According to Victor Gensini, a professor of meteorology at Northern Illinois University and an expert on tornadoes, “There will be lots of thunderstorms…tornadoes, severe winds, and huge hail.”
Meteorologists have advised residents in these regions to stock up on emergency supplies, stay ready for potential power outages, avoid becoming stuck in locations that are susceptible to damage from falling trees or strong hail, and park their vehicles in garages if feasible.
Forecasters have issued a “very rare, serious severe weather threat” for the Chicago area, which may include massive hail, high winds, and tornadoes.
The University of Iowa in Iowa City has decided not to host the watch party that was scheduled for Friday for the women’s basketball Final Four game against South Carolina. Fans had intended to meet there to watch the game. According to a statement released by the Deputy Director of Athletics, Matt Henderson, the decision to cancel the event was taken “due to the unpredictable timing of expected severe weather and potential storm effect.”
At least 21 people were murdered and dozens more were injured as a ferocious tornado in Mississippi etched a trail of destruction for more than an hour last Friday night. Whole blocks were leveled during the course of the storm. According to the Mississippi Disaster Management Agency, there were approximately 2,000 residences that were either damaged or destroyed.
The death toll was especially high in Sharkey County, which is located in the western part of Mississippi. There, out of a total population of 3,700, thirteen people were murdered. Winds of up to 200 miles per hour (322 kilometers per hour) ripped across the small farming community of Rolling Fork, turning homes into heaps of debris, overturning automobiles, and bringing down the town’s water tower.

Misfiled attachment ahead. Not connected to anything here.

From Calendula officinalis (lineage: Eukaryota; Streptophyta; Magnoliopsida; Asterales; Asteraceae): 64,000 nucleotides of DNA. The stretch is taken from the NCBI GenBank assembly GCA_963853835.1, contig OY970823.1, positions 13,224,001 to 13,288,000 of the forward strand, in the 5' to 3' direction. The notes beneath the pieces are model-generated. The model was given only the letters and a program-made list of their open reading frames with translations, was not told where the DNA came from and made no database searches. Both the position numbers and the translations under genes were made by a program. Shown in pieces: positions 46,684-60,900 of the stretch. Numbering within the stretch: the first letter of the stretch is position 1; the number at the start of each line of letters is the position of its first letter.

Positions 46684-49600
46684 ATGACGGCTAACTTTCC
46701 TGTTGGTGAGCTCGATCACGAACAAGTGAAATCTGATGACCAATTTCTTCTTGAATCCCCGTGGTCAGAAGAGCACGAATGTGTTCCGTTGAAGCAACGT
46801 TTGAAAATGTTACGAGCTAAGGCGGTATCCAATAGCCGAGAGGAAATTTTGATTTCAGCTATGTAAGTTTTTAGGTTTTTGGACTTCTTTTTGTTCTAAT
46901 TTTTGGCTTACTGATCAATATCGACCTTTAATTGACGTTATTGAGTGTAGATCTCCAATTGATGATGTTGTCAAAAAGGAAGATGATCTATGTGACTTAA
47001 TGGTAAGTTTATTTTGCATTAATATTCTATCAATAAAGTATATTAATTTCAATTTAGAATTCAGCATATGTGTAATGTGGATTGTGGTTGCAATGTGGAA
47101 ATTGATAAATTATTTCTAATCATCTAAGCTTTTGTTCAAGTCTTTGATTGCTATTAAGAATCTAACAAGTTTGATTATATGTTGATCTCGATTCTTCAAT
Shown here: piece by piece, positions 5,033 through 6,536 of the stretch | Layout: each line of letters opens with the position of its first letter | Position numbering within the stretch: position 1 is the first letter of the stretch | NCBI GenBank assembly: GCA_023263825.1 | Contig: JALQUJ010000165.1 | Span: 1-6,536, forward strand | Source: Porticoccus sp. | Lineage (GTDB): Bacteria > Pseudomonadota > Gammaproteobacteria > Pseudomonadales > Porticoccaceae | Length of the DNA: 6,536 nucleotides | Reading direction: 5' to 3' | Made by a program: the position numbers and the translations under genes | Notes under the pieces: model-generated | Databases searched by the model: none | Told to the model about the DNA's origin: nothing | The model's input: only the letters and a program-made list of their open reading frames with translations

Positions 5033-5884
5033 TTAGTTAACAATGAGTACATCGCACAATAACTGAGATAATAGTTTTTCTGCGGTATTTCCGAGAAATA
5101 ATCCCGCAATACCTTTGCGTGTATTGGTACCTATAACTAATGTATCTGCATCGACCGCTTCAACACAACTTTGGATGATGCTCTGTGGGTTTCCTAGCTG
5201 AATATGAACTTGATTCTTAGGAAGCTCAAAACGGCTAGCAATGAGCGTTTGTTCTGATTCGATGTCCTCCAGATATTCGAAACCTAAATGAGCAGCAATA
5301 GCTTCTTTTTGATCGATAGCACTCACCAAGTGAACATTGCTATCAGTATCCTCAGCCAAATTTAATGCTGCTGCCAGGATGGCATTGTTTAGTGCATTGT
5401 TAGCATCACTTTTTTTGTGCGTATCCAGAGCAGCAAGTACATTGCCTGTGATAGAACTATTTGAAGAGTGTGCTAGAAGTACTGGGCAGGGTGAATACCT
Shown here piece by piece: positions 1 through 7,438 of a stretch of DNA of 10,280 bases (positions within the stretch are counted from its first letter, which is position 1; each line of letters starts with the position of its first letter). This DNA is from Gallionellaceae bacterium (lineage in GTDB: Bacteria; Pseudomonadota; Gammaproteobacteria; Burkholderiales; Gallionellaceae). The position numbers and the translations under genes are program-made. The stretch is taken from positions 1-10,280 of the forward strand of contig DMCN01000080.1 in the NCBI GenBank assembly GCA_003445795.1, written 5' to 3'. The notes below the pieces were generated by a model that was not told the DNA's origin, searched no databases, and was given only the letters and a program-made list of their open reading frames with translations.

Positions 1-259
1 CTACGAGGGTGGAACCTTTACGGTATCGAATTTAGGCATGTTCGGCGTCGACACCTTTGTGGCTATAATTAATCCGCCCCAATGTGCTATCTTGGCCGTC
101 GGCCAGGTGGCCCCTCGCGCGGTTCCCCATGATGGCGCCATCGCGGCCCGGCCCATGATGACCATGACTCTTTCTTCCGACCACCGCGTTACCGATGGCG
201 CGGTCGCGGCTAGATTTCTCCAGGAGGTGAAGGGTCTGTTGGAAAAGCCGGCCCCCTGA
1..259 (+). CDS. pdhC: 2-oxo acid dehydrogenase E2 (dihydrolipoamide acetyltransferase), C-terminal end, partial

According to Gensini, the atmospheric configuration on Friday is comparable to the conditions that prevailed during the hurricane that killed so many people in Mississippi.
The dangerous forecast is due to strong winds blowing from the south, which are delivering abundant amounts of moisture from the Gulf of Mexico to the north, where they will interact with the storm system that is building.
Because of the impending risk of ice rain, snow, and high winds across South Dakota on Friday, Governor Kristi Noem of that state ordered that state executive branch offices in some regions of the state be shuttered. There were blizzard and ice storm warnings for a good number of counties.
The national meteorological office is predicting that the same broad region will be hit by another round of severe thunderstorms on the following Tuesday. According to Accuweather meteorologist Brandon Buckingham, at least the first ten days of April will be challenging. He made this prediction earlier this week.
People need to have a severe weather strategy in place that includes several means to get storm warning information, according to Bill Bunting, the chief of forecasting operations at the Storm Prediction Center of the weather service.
“We have all seen the reportage of the harrowing scenarios that are occurring in other regions of the country. “It is our ardent desire that people would pay attention to the forecasts that have been out there for a few days now regarding the threat that will be occurring on Friday,” Bunting added.